Kismet also sports a plugin architecture allowing for additional non-802.11 protocols to be decoded.

Kismet identifies networks by passively collecting packets and detecting networks, which allows it to detect (and given time, expose the names of) hidden networks and the presence of non-beaconing networks via data traffic.

NetworkManager & scanning APs

As would make sense you can also scan for access points using NetworkManager. Actually it's doing this automatically when you use it to manage your network devices (specifically your WiFi device).

You can query NetworkManager via the command line (nmcli) and find out what access points are available.

$ nmcli -p dev wifi list


$ nmcli -p dev wifi list
                                                      WiFi scan list
SSID                              BSSID               MODE             FREQ       RATE       SIGNAL   SECURITY   ACTIVE··
'dlink'                           XX:24:XX:DA:XX:44   Infrastructure   2462 MHz   54 MB/s    31       WEP        no······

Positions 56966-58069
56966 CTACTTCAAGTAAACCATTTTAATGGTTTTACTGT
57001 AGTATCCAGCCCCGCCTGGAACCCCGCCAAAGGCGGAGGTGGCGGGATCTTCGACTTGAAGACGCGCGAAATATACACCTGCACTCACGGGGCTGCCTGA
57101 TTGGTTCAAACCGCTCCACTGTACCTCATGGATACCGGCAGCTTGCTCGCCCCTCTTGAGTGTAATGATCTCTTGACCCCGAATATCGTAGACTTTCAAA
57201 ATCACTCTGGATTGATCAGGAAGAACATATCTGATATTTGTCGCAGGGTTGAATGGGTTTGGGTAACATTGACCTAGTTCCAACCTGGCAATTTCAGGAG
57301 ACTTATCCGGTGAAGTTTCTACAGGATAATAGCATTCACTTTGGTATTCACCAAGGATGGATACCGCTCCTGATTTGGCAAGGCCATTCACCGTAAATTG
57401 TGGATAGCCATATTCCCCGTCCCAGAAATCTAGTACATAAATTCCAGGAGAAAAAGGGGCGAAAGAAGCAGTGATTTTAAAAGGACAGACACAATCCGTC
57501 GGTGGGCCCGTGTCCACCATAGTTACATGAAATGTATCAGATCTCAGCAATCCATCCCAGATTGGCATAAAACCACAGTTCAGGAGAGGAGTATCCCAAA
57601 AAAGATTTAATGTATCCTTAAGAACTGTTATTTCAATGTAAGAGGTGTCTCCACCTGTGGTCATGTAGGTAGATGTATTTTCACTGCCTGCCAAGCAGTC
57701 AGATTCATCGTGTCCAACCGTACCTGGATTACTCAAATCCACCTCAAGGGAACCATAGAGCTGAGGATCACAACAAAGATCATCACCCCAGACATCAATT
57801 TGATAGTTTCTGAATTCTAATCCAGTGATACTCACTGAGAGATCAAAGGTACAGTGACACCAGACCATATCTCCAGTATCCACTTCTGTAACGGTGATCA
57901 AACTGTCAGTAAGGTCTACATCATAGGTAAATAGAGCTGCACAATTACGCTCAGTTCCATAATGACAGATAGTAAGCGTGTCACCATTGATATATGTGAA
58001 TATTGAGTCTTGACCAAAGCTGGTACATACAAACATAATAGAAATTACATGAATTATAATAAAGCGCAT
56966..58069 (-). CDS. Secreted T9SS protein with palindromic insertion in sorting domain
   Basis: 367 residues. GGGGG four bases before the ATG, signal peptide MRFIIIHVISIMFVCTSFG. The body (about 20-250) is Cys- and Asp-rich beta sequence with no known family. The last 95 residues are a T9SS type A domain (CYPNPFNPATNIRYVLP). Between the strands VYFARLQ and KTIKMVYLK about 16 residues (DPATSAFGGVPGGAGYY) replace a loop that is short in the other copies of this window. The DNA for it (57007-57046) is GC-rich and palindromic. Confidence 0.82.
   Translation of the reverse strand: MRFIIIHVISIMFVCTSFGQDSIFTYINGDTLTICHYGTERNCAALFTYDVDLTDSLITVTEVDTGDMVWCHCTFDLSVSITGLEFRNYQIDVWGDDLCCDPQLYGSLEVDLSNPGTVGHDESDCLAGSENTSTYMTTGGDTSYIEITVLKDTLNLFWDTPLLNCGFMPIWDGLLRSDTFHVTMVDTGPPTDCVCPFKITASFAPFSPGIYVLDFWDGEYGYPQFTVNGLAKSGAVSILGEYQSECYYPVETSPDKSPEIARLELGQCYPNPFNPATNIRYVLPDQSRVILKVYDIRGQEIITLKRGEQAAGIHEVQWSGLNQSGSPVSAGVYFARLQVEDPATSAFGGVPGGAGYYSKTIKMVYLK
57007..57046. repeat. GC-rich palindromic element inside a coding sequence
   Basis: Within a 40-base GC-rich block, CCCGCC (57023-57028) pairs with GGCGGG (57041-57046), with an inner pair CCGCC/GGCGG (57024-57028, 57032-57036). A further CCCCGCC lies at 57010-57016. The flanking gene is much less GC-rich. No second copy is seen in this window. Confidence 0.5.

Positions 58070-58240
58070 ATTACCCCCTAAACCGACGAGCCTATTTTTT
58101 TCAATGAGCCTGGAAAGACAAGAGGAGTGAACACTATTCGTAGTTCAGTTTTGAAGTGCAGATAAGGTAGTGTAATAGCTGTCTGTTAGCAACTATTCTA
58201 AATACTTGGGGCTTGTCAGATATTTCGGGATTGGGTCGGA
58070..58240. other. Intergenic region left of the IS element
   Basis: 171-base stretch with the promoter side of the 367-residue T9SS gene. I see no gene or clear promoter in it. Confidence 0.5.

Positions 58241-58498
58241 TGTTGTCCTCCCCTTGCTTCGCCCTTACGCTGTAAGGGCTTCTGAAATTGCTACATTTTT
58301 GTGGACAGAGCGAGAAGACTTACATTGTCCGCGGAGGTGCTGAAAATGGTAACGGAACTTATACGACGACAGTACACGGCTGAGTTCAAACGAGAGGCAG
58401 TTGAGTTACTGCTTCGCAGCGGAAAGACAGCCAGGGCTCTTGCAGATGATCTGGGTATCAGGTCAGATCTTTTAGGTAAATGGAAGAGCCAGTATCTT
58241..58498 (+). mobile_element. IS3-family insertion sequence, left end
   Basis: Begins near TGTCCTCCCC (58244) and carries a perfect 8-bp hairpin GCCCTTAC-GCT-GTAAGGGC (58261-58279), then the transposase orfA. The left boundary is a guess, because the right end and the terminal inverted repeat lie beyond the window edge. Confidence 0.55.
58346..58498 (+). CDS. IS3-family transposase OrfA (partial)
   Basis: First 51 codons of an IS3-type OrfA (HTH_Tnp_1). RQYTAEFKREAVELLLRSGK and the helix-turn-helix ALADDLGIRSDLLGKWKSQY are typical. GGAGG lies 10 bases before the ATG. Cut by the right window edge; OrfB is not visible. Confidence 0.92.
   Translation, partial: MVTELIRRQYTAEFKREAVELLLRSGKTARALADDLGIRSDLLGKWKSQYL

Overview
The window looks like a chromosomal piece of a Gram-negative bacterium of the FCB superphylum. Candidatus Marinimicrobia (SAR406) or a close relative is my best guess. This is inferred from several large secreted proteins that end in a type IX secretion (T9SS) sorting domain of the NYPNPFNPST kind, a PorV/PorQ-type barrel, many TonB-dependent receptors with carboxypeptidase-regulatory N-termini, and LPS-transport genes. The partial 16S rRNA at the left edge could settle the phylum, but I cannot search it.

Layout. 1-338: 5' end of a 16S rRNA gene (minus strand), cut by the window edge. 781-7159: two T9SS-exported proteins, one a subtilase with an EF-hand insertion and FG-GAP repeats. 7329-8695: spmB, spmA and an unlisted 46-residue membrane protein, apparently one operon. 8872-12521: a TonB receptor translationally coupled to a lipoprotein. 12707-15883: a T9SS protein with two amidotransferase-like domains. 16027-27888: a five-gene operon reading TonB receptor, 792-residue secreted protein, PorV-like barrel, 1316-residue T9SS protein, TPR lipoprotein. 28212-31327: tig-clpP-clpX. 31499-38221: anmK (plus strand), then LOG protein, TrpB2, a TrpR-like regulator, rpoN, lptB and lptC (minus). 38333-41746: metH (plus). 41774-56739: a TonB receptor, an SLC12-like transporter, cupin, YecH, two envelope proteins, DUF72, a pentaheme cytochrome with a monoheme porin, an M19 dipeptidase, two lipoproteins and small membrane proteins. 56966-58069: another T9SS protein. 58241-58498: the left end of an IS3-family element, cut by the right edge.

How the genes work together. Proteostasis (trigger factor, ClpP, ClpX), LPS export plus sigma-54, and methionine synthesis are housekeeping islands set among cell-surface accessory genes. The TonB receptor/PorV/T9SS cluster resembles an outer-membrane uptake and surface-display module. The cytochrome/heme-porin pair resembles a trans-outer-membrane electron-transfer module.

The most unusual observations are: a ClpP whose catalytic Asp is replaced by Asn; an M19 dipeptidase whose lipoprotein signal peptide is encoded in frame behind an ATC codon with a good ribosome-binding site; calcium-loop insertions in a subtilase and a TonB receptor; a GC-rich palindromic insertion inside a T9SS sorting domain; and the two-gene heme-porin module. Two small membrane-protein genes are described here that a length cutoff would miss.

'ASUS'                            XX:AE:XX:E9:XX:33   Infrastructure   2462 MHz   54 MB/s    32       --         no······
'none_of_your_business_3'         XX:46:XX:47:XX:22   Infrastructure   2437 MHz   54 MB/s    81       WPA WPA2   yes·····
'none_of_your_business_1'         XX:22:XX:03:XX:11   Infrastructure   2437 MHz   54 MB/s    75       WPA WPA2   no······
'VR_Guest1'                       XX:46:XX:47:XX:00   Infrastructure   2437 MHz   54 MB/s    80       WPA WPA2   no······


  • @JosephR. - thanks, you're too kind 8-)
    – slm
    Oct 19, 2013 at 1:26
  • It's like nmap on steroids. I immediately downloaded the mobile version to my phone :)
    – Joseph R.
    Oct 19, 2013 at 1:27
  • @JosephR. - how's that version? Believe it or not, I don't own a smartphone 8-). I still think nmap is more versatile, but fing has it's places. When I'm at work our firewall will often times block me if I run nmap to see what IPs are on our network, fing doesn't suffer from this.